The Foreign Service Journal, February 2011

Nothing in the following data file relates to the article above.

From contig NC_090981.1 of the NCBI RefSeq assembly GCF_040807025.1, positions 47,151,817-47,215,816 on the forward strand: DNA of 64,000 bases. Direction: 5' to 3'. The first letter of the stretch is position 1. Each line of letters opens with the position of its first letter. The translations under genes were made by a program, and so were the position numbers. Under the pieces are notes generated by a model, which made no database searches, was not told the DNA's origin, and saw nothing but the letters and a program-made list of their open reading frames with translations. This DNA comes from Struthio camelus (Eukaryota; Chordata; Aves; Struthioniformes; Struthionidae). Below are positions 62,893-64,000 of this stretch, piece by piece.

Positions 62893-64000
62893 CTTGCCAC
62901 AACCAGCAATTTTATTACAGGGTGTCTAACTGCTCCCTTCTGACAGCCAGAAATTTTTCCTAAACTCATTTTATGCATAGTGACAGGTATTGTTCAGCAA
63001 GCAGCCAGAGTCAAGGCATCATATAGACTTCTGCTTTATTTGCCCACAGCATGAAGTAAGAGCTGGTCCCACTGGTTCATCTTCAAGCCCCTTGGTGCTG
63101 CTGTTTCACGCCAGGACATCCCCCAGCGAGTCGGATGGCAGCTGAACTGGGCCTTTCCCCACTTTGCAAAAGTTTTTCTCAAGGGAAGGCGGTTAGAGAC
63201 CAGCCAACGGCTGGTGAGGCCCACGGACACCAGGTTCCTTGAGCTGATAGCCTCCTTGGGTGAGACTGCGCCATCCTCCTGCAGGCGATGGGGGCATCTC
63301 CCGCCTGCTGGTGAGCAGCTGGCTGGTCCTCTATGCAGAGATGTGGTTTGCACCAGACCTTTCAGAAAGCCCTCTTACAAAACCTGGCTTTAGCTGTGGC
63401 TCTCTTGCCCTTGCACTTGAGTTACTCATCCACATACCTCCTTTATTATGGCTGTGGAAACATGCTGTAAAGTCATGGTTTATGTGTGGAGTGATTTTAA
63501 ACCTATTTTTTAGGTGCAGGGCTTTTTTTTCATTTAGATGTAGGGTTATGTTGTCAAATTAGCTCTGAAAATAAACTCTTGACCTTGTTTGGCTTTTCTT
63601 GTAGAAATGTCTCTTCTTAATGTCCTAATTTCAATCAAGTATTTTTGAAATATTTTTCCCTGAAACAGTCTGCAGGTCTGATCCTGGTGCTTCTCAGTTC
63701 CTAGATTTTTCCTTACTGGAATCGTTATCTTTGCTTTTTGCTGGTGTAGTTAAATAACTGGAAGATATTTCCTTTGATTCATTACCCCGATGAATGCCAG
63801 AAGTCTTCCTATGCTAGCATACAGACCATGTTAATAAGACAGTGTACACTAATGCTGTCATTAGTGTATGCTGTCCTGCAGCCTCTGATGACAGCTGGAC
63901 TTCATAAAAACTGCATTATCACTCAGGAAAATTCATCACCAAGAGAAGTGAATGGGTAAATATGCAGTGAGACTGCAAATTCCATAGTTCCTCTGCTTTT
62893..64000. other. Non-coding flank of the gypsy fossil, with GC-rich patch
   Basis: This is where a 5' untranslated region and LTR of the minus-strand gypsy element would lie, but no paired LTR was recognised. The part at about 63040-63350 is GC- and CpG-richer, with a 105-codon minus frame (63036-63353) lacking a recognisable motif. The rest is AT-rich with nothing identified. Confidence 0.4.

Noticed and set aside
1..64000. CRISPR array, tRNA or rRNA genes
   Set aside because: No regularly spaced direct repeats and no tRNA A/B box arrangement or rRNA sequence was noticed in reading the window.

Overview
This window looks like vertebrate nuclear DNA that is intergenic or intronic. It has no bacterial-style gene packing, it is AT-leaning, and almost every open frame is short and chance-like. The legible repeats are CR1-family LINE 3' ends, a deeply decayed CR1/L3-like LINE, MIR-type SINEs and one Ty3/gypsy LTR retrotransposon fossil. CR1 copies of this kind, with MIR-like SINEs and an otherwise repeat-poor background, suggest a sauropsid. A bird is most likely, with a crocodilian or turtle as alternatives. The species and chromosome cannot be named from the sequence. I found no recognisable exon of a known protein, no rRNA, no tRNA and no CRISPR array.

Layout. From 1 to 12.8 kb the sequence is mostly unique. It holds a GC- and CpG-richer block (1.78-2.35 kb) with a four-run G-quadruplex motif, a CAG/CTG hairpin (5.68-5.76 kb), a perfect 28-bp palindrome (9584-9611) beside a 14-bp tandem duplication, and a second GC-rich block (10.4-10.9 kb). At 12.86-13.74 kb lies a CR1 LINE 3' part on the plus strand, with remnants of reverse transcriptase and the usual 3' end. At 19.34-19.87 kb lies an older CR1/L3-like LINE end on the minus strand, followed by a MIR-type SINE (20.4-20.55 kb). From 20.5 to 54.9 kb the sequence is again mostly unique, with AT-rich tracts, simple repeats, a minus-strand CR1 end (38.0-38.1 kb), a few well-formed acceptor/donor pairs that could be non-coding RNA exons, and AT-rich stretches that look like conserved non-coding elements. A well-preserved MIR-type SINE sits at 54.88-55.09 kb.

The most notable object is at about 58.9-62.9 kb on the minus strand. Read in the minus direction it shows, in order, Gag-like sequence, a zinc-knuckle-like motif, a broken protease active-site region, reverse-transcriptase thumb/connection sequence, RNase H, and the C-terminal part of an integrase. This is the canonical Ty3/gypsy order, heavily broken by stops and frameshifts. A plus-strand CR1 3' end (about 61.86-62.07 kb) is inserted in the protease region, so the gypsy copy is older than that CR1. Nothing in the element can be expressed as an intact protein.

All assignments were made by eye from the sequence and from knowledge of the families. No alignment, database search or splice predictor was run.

W hen news of the 1984 U.S. invasion of Grenada came out, I was on a pouch run in Mexico City. I was principal officer in Merida, our smallest consulate inMex- ico, and had stopped at the commissary to pick up butter and other items not available there. I heard only snatches of information before rushing to the communications section, grabbing the orange canvas bag (full of secrets) and heading for the airport. Shortly after 5:00 a.m. the next morning, a cryptic call from the em- bassy ordered me to proceed immedi- ately to Merida’s airport. An Air Force plane was due to arrive within the hour. The caller couldn’t say anything more on an open line, but the pilot would fill me in. An American plane was taking off as I arrived. Inside the airport, an aide to Yu- catan Governor Graciano Alpuche Pin- zon explained that because U.S. forces were now in full control of Grenada, it was imperative to get non-combatant foreigners, largely from Eastern Eu- rope, out of the country. American planes were allowed to pick them up in St. George’s, but only Aeroflot could travel to Moscow via Cuba. Accord- ingly, a neutral location was required for the transfer of passengers: Merida. Passengers from the now-departed American plane crowded the airport— Cubans, North Koreans, Russians, East Germans and Bulgarians. Aeroflot had not yet arrived. The governor’s aide pointed to a high-level Mexican diplomat who was, he said, the secretary for Soviet affairs in the Mexican Foreign Ministry and his country’s designated observer. The Soviet ambassador to Mexico had also come. The governor was due shortly. Journalists and photographers from Merida’s two daily newspapers and all seven of the local television stations were there. The governor’s aide asked if I’d like to meet the Soviet ambassador. Star- tled, I said, “Sure.” Followed by re- porters and cameras, he walked me over to the Russian envoy. The ambassador was not at all inter- ested in talking to me — but with the press surrounding us, he could not just brush me off. Pointing a finger directly into my face, he said, “ War is war, but peace is peace.” No dispute there, I thought, and nodded. His voice shaking, he said the United States had no right to treat his diplomats despicably. The U.S. ought to be ashamed. He glared at me. I had no idea what we had done to his citi- zens or anyone else in Grenada. “Entiende?” he asked, finally. Did I understand? “Si, entiendo.” There being nothing either of us could add at this point, we turned away. The aide motioned me to a seat of honor where folding chairs had been hurriedly set up. Television cameras whirred as the governor and then the ambassador said a few words. Aeroflot arrived and took on its passengers. When I got back into town, I called the embassy and recounted what had happened. That afternoon we received an unclassified cable sent worldwide from Mexico City on the events. Thrilled to have been where the action was for a couple of cable pages, I was disappointed to be identified only as “Merida consul” for my small but cru- cial part in the Cold War. Merida’s two major papers did cite my name, though, and the Diario de Yucatan reported the brusqueness of the Soviet ambassador’s remarks on the front page. It commended U.S. Consul Ginny Carson de Young for her “diplo- matic cool.” I filed away this experience for fu- ture reference. On occasion, “diplo- matic cool” just means keeping your mouth shut — especially when you don’t know what is going on. Ginny Young joined the Foreign Service in 1974, serving in India, Hong Kong, Mexico and Romania be- fore retiring in 1992. Her memoir, Peregrina: Adventures of an Ameri- can Consul , will be published by the Association for Diplomatic Studies and Training this year. “War is war, but peace is peace.” 88 F O R E I G N S E R V I C E J O U R N A L / F E B R U A R Y 2 0 1 1 R EFLECTIONS The Russians Are Coming B Y G INNY Y OUNG